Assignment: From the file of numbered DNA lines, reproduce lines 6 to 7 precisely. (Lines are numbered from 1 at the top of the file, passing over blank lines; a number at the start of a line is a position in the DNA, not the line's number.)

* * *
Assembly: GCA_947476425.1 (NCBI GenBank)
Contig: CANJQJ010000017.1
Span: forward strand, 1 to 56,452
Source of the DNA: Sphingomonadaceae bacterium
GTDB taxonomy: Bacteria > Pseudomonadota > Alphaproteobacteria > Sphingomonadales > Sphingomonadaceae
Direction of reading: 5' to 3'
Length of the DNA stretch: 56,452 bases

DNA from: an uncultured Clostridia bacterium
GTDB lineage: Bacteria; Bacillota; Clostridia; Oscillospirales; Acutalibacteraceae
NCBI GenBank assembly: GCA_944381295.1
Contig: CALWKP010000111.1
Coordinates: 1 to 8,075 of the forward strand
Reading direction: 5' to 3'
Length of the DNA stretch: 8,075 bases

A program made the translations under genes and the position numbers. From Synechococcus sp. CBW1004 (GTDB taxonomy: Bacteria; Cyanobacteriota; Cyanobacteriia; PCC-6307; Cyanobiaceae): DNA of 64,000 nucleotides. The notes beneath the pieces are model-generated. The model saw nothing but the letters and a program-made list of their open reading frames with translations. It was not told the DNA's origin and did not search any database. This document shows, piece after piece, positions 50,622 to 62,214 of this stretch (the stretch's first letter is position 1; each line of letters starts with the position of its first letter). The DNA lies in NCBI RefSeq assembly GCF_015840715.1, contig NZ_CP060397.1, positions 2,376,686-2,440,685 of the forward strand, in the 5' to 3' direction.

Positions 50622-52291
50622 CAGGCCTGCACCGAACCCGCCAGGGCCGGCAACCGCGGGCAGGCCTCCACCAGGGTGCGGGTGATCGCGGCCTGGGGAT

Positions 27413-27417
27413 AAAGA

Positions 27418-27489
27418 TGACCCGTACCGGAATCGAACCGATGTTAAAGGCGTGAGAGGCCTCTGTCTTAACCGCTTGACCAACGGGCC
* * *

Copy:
Direction of reading: 5' to 3'
Length of the DNA stretch: 56,452 bases